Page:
So Cambodia, a group of 26 calvin students and 3 professors embarked on a 3 week long journey as we engaged development in Cambodia. Our journey started in Bangkok Thailand where we started our journey of visiting NGOs. The one that most stood out to me was the Tamar Center, there they were dealing first hand with the issues of Prostitution as they attempted to bring the girls (and ladyboys) out of the industry. Continue reading "This is it, Cambodia."
I’m not sure what I expected going into our journey, but it was an experience I will never forget. What did we do? What were my feelings throughout the trip? What are my final thoughts?...I will try to answer these questions in this post in order to summarize the trip the best I can. Continue reading "Final Blogpost"
Tuol Sleng Prison Museum and the Cheoung ek Killing fields memorial both had a large impact on my understanding of the current Cambodian culture and society because they both gave substantial information that was otherwise not normally discussed in the Cambodian culture. Continue reading "Genocide and Cambodia"
One of the hardest days in Cambodia for me was experiencing the Cambodian holocaust by walking through one of the killing fields and Tuol Sleng Prison Museum. The events that happened at these places and many like them in Cambodia helped frame some of the development that we saw. Continue reading "Up from the Ashes"
For our last blog post, we have been asked to sum up our thoughts about this interim trip in a short four minute speech. This has been one of the most difficult things I've had to do on this trip. How are we supposed to condense three weeks of experiences into four minutes? Despite my struggles, this assignment has also been very beneficial to me as I process my experiences. I have been forced to decide what are the few things that I have learned that are most important to me. These are the things that I will forever keep in my memory and that I will relay to my friends and family. Continue reading "Little did I know the hardest part of the trip was waiting for me at home….."
Here are a few pictures and summaries about what we learned during the last week of our course. Cheoung Ek Killing Field We spent half a day visiting a place where around 20,000 were murdered. We were able to learn a bit of the history of the Khmer Rouge genocide, hear recorded stories of survivors, and learn of the ways people were killed. One of the most disturbing things I learned about was the Magic Tree. Here, giant speakers were blaring the sounds of music to drown out the sound of people being killed. "These were the last sounds the victims ever heard." Continue reading "Through a Lens"
As people begin the "hellos", "how was your trip?", and "What did you do there?", I become speechless. There are so many experiences and so much knowledge I want to share, but also so many questions I seem to be wrestling with. I discovered that I cannot fit the whole trip into a sentence. I keep waiting for clarity of what I experienced, but it seems to get fuzzier and fuzzier. I hope to be able to share at least a small glimpse into how my perspective has changed over this past month. I believe that education is universal, but curriculum should not be. Why teach algebra and biology when they need to know how to raise chickens or catch fish just to survive? So, what is good education? I still do not have an answer, but I do know that education is important and if given the opportunity should be taken. Next, I learned the power of relationships. Traveling all across Cambodia visiting many people and NGO's. I saw the impact of forming friendships spiritually, emotionally, and physically. The gift of time and prayer meant so much more to the Khmer people than any amount of money or material goods. Which leads to what is good development? Money is not the answer; neither is handing out free food or clothes. As I am still wrestling with that question, I believe that part of good development is to find a way to empower the people to sustain themselves. This trip was a humbling opportunity to be exposed to more of God's creation and a blessing to engage in Khmer culture.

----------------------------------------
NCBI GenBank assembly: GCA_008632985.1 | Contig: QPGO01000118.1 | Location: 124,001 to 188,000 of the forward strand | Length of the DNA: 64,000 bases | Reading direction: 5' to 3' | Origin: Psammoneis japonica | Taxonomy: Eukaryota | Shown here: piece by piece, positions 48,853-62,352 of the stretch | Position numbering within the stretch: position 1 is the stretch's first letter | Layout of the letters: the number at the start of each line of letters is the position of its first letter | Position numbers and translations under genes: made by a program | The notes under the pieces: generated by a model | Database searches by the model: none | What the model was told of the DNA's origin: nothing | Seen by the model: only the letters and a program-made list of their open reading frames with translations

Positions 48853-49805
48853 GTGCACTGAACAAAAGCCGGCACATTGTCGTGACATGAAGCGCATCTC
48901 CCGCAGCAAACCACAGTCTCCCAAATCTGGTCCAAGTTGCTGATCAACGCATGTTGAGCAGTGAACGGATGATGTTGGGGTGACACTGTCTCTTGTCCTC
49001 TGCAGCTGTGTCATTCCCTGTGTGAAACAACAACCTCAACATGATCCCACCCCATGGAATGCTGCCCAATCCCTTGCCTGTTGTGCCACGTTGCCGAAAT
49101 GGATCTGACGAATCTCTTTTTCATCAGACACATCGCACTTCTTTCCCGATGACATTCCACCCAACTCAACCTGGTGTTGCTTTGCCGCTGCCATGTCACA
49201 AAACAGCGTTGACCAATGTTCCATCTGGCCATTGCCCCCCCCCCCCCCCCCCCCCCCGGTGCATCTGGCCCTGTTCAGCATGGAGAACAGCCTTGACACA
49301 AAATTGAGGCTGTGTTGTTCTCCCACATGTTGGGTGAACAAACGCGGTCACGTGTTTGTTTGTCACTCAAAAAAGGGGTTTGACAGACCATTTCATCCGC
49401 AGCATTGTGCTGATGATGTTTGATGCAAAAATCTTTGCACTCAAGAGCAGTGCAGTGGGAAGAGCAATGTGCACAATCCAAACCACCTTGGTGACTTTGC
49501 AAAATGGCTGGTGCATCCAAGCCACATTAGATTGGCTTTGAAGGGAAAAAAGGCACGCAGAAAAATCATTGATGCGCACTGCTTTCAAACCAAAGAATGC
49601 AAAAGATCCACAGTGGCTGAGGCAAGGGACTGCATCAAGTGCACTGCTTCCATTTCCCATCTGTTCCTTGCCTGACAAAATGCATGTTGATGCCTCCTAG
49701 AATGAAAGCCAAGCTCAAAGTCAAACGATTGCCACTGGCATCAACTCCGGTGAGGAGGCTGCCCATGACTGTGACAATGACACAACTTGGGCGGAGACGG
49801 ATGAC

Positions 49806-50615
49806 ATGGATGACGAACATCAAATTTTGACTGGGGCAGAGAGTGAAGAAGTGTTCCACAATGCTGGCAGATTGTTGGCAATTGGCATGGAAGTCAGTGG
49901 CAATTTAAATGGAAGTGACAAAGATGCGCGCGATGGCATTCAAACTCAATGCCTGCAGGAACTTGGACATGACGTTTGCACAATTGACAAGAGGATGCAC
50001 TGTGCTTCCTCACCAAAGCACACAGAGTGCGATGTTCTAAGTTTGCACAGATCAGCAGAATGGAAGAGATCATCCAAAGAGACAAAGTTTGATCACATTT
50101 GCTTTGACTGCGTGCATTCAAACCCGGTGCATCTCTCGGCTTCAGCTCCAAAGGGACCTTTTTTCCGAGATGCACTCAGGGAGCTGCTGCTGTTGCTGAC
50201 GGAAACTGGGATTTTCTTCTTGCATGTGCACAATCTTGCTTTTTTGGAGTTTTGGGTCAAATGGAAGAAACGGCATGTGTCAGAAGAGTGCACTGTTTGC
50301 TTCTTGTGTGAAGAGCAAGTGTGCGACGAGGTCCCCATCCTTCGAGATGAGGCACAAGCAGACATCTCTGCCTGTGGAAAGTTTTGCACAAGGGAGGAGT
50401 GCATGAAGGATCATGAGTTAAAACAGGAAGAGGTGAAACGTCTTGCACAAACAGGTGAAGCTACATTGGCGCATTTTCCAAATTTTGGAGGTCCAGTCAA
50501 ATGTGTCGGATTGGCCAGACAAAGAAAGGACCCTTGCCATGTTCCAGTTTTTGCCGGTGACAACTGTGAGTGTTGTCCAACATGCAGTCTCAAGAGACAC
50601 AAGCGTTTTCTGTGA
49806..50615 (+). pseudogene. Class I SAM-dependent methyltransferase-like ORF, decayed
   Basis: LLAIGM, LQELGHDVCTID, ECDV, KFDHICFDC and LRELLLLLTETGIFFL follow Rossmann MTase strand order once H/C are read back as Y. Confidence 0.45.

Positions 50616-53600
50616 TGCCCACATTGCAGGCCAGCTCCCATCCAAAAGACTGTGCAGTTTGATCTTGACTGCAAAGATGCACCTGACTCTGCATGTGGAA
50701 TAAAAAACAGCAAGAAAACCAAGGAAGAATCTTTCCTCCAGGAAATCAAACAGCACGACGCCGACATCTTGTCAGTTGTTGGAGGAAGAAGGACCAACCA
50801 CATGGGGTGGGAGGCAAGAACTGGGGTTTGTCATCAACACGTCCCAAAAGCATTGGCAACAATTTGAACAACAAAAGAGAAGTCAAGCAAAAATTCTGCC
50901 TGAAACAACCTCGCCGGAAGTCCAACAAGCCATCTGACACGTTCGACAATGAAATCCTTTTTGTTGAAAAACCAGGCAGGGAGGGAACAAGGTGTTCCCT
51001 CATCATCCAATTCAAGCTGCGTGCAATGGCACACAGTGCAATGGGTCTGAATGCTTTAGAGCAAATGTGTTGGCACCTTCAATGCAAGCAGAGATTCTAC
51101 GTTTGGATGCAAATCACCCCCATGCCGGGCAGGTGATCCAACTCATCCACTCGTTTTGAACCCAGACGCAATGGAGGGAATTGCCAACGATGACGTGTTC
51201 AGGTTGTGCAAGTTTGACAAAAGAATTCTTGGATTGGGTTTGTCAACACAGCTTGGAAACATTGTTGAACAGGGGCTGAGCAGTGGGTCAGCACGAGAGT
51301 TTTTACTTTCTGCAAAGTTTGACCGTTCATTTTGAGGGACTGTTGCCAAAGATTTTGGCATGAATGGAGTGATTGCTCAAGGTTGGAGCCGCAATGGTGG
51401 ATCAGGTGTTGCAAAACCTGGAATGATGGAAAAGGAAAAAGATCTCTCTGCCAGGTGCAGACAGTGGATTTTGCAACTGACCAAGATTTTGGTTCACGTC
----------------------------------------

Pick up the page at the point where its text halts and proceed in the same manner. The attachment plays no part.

As we flew out of Phnom Penh last night, I looked out over Cambodia's capital city and saw something completely unremarkable. You could have put me above any city across the world, and in the darkness I wouldn't be able to tell the difference. This struck me as odd because I would have thought that the end to a remarkable trip would have been more remarkable. However, when I thought about it more, namely about the things I've learned on this trip, it made perfect sense. Obviously, this trip was about development, but the things I experienced and took away from it were both bigger and smaller at the same time. Since this probably makes no sense, I'll break it up to explain my thoughts a little better. Continue reading "Beautiful, Wonderful Reality – Final Blog Post"
So this is my free blog post. In this post I wanted to show you some of the beauty that is in Cambodia. These photos will also be all selfies because if you're not in the picture,were you even really there? Continue reading "Post Card Edition"
I have had an amazing experience in Cambodia and have learned so much. During our time in Takeo, I had the opportunity to share some of my testimony with the youth group at New Life Church. Continue reading "Taking what I have learned in Cambodia"